These are the most influential Aston Martin models ever made. Their style and the strategy behind them has echoed down through the years, and still has a bearing on the products made by the very different Aston Martin company of today.
They stemmed from company owner David Brown’s desire to take on – and beat – the best that Ferrari could offer. That meant building a car styled by the greatest designers in the world, and offering levels of performance greater than anything Aston Martin had previously produced.
Polish engineer Tadek Marek came to Aston Martin to design a new 3.7-litre six-cylinder engine, while Aston chassis engineer Harold Beach created a new steel platform chassis in consultation with the Carrozzeria Touring styling house. Touring penned a lithe and elegant fastback body to be built using their ‘Superleggera’ construction method where aluminium panels are supported by a lightweight tubular framework.
The DB4, as it was called, was launched at the London Motor Show in 1958. Though early cars were plagued by lubrication problems the DB4 was a huge success, selling faster than any previous Aston. Once the fixed-head coupe was in production a drophead was developed, and customers could specify more powerful ‘Special Series’ engines with three twin-choke Weber carburettors in place of the usual SUs.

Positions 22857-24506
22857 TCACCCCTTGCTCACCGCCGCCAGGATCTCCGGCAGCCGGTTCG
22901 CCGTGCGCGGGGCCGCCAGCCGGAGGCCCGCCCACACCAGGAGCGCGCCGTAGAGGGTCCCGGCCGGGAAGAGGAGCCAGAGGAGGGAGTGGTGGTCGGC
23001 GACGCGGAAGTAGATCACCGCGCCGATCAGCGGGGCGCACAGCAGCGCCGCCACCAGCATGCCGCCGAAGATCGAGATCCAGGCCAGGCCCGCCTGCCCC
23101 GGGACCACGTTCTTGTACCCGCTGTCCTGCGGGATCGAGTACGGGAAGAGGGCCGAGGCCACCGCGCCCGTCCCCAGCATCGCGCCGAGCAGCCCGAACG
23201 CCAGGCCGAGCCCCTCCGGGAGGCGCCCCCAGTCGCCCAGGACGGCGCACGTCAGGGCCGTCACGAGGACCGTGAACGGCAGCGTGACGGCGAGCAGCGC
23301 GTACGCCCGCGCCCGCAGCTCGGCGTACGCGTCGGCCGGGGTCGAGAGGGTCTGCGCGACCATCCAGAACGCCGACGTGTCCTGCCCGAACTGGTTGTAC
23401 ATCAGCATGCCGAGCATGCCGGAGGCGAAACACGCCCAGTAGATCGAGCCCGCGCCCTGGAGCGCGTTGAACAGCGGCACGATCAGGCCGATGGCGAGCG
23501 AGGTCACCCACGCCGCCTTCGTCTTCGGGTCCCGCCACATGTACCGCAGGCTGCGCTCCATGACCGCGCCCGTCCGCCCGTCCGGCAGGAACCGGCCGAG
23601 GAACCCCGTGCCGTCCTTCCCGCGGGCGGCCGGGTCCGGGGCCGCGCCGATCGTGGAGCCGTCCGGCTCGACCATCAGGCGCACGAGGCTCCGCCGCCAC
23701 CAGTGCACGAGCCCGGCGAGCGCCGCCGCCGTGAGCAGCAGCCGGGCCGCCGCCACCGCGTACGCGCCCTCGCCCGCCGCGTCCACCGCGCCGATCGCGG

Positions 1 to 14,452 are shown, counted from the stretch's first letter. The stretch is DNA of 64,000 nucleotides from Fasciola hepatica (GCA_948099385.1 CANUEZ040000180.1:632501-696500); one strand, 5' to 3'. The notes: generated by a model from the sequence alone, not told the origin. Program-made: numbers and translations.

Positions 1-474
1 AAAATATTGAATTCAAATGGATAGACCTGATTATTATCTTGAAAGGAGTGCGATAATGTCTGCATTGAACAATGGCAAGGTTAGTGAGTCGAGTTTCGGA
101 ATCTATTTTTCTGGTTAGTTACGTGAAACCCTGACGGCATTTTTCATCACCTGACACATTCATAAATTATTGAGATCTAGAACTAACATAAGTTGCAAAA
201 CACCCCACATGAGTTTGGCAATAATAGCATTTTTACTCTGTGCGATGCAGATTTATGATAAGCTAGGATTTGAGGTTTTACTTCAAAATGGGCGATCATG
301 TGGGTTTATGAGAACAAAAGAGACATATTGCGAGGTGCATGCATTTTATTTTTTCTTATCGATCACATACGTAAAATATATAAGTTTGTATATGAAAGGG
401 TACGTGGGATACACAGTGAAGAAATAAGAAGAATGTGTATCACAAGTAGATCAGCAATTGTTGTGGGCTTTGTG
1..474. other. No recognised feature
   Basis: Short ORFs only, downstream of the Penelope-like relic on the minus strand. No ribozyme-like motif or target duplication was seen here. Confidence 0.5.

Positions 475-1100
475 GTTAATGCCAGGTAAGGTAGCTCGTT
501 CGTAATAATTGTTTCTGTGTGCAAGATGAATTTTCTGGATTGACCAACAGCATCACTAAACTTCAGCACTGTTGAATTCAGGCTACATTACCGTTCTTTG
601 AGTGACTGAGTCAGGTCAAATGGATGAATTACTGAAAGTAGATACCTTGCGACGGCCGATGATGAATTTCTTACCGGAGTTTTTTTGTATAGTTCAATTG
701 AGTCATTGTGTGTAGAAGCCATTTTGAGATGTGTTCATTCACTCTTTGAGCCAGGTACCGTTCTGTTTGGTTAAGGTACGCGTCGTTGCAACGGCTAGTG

In 1960 a racing derivative, the DB4 GT, was introduced- With a five-inch shorter wheelbase, just two seats, and a tuned twin plug engine the DB4 GT proved to be a handsome and effective sports racing machine. Even more handsome, to many eyes, was the rare Zagato-bodied version which was lighter and even quicker.
A revised version of the DB4’s chassis and an enlarged 4.0-litre version of its engine went into a new Lagonda, the Rapide, in 1961. In 1963 the revised engine found its way back into the Aston, which now incorporated numerous tweaks and improvements and was known as the DB5. The prototype DB5 (actually a late DB4 Vantage) was one of two cars used in the James Bond film Goldfinger, presenting Aston Martin with huge publicity in 1965.
By then Aston Martin was already planning to introduce a further revision of the same car, the DB6. Though this looked bigger and heavier than the DB5 there was actually little to choose between them: it was an optical illusion caused by the DB6’s higher roofline, which gave more headroom to rear seat passengers. The DB6 continued until the end of 1970, latterly running alongside the new Aston Martin DBS and DBS V8 models.
1963 Aston Martin DB5
Engine 3995cc in-line six
Bore x stroke 96 x 92mm
Valvegear Twin chain-driven overhead camshafts
Fuel system Three SU carburettors
Power 282bhp at 5500rpm
Suspension Front: wishbones and coil springs and anti-roll bar; rear: coil-sprung live axle with trailing arms and Watts linkage
Wheels 15in wire wheels
Brakes Hydraulic disc brakes all round, servo assisted
Top speed 143mph (230km/h)